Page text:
Adventures In Audio
DAR Sabre Hard Disk Workstation (part 2)

David Mellor

David Mellor is CEO and Course Director of Audio Masterclass. David has designed courses in audio education and training since 1986 and is the publisher and principal writer of Adventures In Audio.

Thursday January 1, 2004

Optical drive

DAR use the latest technology of 5.25 inch optical drives - not the commonly
seen Sony which is too slow. (Note that some of DAR’s early promotional
photos show Sony drives, which obviously were tested during the development
phase). DAR’s drive holds a total of 650 megabytes on both sides (although
the current state of the art still only provides for single sided recording
and playback). This drive is said to be ‘significantly’ faster than
the Sony and allows playback of eight channels simultaneously. Other systems
achieve similar performance by using a hard disk buffer but the data comes off
Sabre’s optical disk straight into a RAM buffer and is played out from
there. Recording performance is six channels which, if you are aware of the
limitations of optical disks, you will realise is pretty good going.

Disk based recording has obvious advantages over digital tape, and optical
disks have certain advantages over magnetic hard disks. The performance of the
optical disk has reached the point at which it is acceptable as an operational
medium rather than just as a backup medium. Perhaps not optimal but at least
acceptable, coming out of the situation of being too slow to having adequate
speed for eight channel playback and adequate storage. DAR do recognise that
you have to be selective about which projects you can do on a Sabre; components
of projects, or perhaps dialogue editing because having almost two hours of
audio on-line is usually adequate for a reel of film (two hours of single channel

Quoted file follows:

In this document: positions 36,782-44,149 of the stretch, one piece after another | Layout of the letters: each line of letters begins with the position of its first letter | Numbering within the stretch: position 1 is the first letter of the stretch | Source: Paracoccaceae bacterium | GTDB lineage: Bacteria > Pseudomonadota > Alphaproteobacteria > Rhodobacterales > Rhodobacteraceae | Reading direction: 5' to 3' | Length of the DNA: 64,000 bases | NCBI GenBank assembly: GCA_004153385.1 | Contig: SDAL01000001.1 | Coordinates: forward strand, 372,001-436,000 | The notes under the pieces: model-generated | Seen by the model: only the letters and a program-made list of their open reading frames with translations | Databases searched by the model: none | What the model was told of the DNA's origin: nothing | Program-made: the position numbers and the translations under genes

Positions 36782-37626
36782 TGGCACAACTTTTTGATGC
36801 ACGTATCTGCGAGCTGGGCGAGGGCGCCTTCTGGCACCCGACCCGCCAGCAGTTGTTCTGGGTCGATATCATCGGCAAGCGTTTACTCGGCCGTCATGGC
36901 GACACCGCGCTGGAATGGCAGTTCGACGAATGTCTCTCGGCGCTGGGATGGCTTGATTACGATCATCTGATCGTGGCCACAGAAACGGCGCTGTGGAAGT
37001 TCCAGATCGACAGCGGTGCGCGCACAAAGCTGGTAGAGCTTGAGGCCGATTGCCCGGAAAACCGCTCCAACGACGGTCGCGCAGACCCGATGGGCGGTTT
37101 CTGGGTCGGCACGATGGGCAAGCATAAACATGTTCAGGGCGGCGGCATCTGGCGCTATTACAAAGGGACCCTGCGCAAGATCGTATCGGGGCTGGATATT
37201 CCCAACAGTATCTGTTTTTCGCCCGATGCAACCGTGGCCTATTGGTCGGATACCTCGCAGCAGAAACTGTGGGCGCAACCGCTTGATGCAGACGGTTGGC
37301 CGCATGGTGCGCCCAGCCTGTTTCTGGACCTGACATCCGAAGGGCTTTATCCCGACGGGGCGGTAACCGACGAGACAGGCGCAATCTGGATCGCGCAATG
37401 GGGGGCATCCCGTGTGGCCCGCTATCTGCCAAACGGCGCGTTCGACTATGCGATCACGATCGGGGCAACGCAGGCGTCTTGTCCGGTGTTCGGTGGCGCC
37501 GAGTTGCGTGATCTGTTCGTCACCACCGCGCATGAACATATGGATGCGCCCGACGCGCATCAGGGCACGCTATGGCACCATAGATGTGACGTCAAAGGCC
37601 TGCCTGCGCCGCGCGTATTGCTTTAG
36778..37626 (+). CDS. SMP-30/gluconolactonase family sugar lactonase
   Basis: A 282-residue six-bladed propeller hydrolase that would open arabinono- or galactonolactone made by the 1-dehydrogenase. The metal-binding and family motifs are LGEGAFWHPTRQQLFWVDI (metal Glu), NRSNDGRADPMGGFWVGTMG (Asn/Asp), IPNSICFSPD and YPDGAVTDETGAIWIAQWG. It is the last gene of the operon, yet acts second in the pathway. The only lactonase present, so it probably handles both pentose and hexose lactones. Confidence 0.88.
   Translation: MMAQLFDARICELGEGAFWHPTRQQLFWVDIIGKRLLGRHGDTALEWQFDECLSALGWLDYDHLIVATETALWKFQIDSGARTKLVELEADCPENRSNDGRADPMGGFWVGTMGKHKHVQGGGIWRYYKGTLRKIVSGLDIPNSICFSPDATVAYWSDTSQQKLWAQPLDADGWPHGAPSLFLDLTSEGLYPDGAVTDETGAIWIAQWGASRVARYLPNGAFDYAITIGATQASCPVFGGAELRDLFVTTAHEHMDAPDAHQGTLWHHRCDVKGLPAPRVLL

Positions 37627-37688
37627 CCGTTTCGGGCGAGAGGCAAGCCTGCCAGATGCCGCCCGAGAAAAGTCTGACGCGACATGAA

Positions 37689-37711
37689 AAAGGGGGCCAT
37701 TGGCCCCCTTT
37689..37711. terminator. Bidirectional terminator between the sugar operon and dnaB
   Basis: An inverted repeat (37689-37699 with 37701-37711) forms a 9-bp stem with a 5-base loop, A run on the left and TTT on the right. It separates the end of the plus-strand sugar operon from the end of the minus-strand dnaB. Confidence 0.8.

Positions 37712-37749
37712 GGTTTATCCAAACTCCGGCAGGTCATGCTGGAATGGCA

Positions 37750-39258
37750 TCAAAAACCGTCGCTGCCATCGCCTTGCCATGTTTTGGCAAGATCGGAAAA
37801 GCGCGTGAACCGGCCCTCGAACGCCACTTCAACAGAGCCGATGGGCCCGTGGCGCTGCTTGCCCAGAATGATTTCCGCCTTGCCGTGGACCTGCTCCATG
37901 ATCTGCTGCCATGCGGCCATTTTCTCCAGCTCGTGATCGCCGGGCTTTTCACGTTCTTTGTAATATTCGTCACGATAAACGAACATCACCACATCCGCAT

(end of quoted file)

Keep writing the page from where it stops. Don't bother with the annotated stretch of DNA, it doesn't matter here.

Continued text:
equates to one of stereo, thirty minutes of four channel or fifteen minutes
of eight channel. Silent passages take up no storage space). Sabre would also
be ideal for commercials, where duration would not be a limiting factor.


I remember commenting during a demonstration of SoundStation II a couple of
years ago that it would be really nice if the graphics could run absolutely
in sync with the audio rather than trailing a little bit behind. I was told
that the difficulty was in putting all the data through one processor and that
the audio obviously had to take priority. “Couldn’t you run two processors
in sync?”, I innocently asked. Of course, DAR were not at this stage going
to reveal their plans, but now we have exactly this. In Sabre, the graphics
engine is completely separate to the processor that deals with audio. The scrolling
display is spot on in sync and I think this is a great advantage. DAR have a
very good jog wheel, both on SoundStation and Sabre, which doesn’t give
you the feeling of controlling the audio via a long elastic pulley that has
been the case in some systems I have tried. Having a display which is just as
solidly connected to the audio is another important feature.

I got the feeling that Sabre was rather faster in operation than SoundStation
and DAR confirm that at the moment in does have the edge because of its more
modern architecture. SoundStation will have the benefit of that too in future

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